I’m a very cynical person, so it was actually rather a challenge to write a completely non-cynical character.

Did you have to do any research for this story?

Not much really, particularly compared to my fantasy and certainly compared to my historical fiction WIPs. I had to research Tibetan myths a bit, but that's about it. The story is set in modern times in a region I'm familiar with. The only thing I double-checked on a lot was what elements were in the original WONDERFUL WIZARD OF OZ versus the movie. The former is in public domain whereas the latter is not. I definitely don't want to step on anyone's intellectual property toes.

What is the theme of this story?


Well, I’d say there are twin themes: belonging and grief. The main character, Gail, has become detached from the world in an unhealthy way as she’s let her grief over her parents’ death swallow her up and turn into anger. Before leaving Kansas, she basically alienated all her friends. Now, she’s in a new place with a new opportunity. It’s her very separation from others and isolation that’s helping to keep her from dealing with her feelings. It’s somewhat ironic that it takes supernatural events to finally get her to deal with it. There’s also a nice contrast in that Gail is a sort of thematic mirror for the true villain in the story.
Who do you believe is the best audience for this book?



Well, it’s a young adult book primarily targeted at teen girls, but I’ve had boys, girls, men, and women of various ages read it and enjoy it. It’s a nice character-driven story with a supernatural overlay. So, really, anyone who enjoys character-driven stories should enjoy it. Despite it being an adaptation of the WONDERFUL WIZARD OF OZ, you don’t even have to be familiar with that to enjoy it. It’s a nice story that stands on its own, but those familiar with OZ will have some fun, I think, with the various references and allusions. Some are very obvious, and some not so much.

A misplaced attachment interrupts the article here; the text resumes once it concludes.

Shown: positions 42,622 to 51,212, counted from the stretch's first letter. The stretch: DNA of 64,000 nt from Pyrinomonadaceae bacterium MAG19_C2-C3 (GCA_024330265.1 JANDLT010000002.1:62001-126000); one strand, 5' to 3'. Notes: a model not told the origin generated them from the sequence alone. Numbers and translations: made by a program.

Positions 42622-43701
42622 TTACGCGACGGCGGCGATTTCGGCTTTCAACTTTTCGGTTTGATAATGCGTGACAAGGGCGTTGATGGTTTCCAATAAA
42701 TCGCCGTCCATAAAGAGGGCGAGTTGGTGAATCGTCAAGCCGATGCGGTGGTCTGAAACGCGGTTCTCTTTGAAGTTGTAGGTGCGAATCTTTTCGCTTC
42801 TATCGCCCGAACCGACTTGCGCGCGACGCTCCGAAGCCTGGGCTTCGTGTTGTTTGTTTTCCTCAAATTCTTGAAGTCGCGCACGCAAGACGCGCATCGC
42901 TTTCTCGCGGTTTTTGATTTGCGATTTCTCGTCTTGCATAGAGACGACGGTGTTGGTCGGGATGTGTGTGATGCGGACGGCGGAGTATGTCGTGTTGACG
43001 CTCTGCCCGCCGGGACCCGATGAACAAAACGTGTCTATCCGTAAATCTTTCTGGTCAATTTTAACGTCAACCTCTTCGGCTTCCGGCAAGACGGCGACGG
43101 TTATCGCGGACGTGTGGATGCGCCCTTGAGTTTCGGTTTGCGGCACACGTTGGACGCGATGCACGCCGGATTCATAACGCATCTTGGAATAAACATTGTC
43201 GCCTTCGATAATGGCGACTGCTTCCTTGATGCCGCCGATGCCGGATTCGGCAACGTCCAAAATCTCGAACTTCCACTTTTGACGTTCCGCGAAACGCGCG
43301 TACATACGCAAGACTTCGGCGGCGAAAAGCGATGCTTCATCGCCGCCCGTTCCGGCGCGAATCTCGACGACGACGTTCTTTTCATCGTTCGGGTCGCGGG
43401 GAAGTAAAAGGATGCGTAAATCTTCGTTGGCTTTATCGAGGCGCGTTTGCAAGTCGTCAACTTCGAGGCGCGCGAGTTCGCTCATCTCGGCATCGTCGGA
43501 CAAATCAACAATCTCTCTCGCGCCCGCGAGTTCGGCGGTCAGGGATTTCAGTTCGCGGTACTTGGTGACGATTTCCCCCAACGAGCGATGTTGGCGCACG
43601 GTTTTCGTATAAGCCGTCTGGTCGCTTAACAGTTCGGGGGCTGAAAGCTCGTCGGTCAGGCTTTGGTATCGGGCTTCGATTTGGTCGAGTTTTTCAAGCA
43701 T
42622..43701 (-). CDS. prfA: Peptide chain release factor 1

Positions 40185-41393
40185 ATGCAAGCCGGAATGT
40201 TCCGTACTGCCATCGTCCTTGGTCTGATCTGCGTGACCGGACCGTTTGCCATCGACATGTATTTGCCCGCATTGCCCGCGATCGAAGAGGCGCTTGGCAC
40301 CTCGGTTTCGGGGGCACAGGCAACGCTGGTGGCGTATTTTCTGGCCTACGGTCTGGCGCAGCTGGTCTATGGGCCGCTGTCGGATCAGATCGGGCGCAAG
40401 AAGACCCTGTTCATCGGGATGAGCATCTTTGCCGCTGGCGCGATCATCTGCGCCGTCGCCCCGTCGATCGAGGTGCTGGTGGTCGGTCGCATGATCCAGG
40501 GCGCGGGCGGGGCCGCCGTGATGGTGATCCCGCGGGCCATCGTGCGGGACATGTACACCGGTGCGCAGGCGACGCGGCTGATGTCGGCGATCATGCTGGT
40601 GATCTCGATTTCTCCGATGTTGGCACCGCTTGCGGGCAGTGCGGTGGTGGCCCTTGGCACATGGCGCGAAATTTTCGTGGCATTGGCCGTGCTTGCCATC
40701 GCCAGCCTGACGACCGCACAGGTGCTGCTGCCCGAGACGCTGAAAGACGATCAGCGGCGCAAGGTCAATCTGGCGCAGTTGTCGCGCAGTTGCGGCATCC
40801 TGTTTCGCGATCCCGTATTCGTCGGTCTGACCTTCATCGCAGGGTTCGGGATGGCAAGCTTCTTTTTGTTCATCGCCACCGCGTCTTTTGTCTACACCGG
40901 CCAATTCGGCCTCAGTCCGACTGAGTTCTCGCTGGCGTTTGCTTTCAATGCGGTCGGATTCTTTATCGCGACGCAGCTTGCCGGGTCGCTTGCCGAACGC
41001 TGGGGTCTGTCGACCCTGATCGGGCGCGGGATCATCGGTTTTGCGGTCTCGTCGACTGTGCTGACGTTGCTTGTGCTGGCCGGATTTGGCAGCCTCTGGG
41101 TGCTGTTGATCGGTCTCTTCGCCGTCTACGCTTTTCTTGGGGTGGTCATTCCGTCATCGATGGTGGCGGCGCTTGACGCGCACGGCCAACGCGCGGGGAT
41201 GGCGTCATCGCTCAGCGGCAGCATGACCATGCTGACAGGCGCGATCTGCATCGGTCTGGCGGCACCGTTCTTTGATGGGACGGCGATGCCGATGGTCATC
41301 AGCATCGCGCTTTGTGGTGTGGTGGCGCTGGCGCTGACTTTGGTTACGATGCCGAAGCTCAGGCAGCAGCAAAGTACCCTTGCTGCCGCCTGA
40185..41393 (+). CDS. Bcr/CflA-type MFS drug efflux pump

What made you decide to Indie publish?


You simply don’t need publishers to get access to the reading public, especially with the rise of the e-book revolution. If a publisher approached me and offered me a good deal, I might take it, but I see no compelling reason to potentially spend years trying to get traditionally published.   

Tell us a little about yourself outside of writing.
 

I like to describe myself as a restless soul married to an equally restless soul. My two children are too young yet to discuss whether or not they are restless souls, but I’m betting on it. I like to call myself the Pie Master, yet I'm too cowardly to prove my skills in an actual baking competition. So, really, I'm merely a Potential Pie Master. I’m also currently working on my PhD in microbiology, but I have no interest in writing medical or biological thrillers.

Are there plans for a sequel?Yes. Although THE EMERALD CITY is a complete story that can be enjoyed as a stand-alone, it’s also the first book of the planned Osland Trilogy. The sequel, THE ETERNAL CITY, should be out near the end of the summer.

What other projects are you working on?

With the aid of my editor, I'm finishing up edits on two other projects scheduled for release in February and March respectively, A WOMAN OF PROPER ACCOMPLISHMENTS and MIND CRAFTER. 

A WOMAN OF PROPER ACCOMPLISHMENTS is a slightly alt-history (sorry Americans, we lost the Revolution in this timeline) sweet Regency paranormal romance.

MIND CRAFTER is a fantasy story focused around a young telepath who gets drawn into a dangerous conspiracy involving a religious cult.

Though I'm also working on the sequels to the above, I'm also working on a historical thriller planned for release in the fall. This story will be set in Heian era of Japanese history. 

I'm "cheating" a bit in that I have several novels I'm releasing this year, but most of those manuscripts were completed previously and just in need of some editing.

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Thanks for chatting with me today and best of luck.
It's good to be able to update my blog.

Visit J.A. here:

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Purchase Links:


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I just had to find a pic of the Emerald City.









5 comments:

J.A. Beard said...

Thanks for having me.

Michael Offutt, Tebow Cult Initiate said...

I love that pic of Emerald City.

Rusty Webb said...

That is a great pic. Looks like I missed a post or two from you. Sorry about that.

Anyway, good interview.

Jay Noel said...

Her book sounds fantastic! And her cover is spellbinding. Great interview.

Loving Emerald City...I can smell the Capitalism (sorry, that was for Michael's benefit)

J.A. Beard said...

Thanks. I hope you check it out.